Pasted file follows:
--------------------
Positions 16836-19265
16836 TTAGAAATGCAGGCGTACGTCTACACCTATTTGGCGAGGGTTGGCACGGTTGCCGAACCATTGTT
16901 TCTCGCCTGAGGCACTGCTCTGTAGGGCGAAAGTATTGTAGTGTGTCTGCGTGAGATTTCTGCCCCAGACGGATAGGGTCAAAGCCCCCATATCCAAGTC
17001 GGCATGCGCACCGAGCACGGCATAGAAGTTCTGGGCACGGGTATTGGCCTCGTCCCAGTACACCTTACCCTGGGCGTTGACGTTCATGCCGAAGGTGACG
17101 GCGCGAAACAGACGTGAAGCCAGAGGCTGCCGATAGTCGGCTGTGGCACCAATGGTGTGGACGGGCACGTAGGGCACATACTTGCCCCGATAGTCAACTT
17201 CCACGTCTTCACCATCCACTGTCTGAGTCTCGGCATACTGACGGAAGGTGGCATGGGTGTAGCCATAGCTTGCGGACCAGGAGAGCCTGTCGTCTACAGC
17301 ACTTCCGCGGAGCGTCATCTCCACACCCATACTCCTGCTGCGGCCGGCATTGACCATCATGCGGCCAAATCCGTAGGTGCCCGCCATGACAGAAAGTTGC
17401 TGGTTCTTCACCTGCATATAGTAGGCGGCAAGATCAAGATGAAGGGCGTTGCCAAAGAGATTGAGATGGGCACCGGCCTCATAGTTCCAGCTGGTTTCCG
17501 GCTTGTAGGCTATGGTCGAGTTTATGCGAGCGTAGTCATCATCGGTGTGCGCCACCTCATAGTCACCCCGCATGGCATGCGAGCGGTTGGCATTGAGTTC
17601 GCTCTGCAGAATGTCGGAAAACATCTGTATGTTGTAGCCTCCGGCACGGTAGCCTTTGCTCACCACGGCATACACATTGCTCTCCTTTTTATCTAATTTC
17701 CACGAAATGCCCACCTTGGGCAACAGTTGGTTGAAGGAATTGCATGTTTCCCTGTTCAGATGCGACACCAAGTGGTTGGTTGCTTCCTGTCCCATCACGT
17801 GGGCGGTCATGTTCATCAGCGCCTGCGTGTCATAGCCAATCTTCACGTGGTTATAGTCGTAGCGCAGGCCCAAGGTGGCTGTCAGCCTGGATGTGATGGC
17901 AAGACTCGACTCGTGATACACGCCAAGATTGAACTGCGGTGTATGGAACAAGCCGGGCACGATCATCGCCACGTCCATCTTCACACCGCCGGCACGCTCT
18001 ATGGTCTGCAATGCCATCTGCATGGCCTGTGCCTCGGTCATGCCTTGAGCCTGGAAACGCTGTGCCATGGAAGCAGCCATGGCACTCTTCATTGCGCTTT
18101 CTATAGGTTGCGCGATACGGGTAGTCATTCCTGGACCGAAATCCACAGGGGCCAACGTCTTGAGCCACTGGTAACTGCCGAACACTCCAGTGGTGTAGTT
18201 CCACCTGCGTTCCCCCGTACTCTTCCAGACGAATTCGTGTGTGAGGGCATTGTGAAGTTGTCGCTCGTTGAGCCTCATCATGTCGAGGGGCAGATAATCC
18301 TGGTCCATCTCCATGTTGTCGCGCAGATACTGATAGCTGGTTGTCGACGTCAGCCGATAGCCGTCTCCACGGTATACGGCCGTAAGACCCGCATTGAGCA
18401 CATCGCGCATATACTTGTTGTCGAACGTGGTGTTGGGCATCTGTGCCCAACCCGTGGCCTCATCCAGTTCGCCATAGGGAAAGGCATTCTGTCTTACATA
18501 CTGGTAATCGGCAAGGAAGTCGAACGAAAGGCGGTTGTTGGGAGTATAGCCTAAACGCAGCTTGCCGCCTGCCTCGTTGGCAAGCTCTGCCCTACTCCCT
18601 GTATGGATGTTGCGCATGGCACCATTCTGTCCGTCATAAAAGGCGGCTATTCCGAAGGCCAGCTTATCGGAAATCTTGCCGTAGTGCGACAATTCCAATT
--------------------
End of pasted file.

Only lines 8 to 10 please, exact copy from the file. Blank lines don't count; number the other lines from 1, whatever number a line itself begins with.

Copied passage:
17401 TGGTTCTTCACCTGCATATAGTAGGCGGCAAGATCAAGATGAAGGGCGTTGCCAAAGAGATTGAGATGGGCACCGGCCTCATAGTTCCAGCTGGTTTCCG
17501 GCTTGTAGGCTATGGTCGAGTTTATGCGAGCGTAGTCATCATCGGTGTGCGCCACCTCATAGTCACCCCGCATGGCATGCGAGCGGTTGGCATTGAGTTC
17601 GCTCTGCAGAATGTCGGAAAACATCTGTATGTTGTAGCCTCCGGCACGGTAGCCTTTGCTCACCACGGCATACACATTGCTCTCCTTTTTATCTAATTTC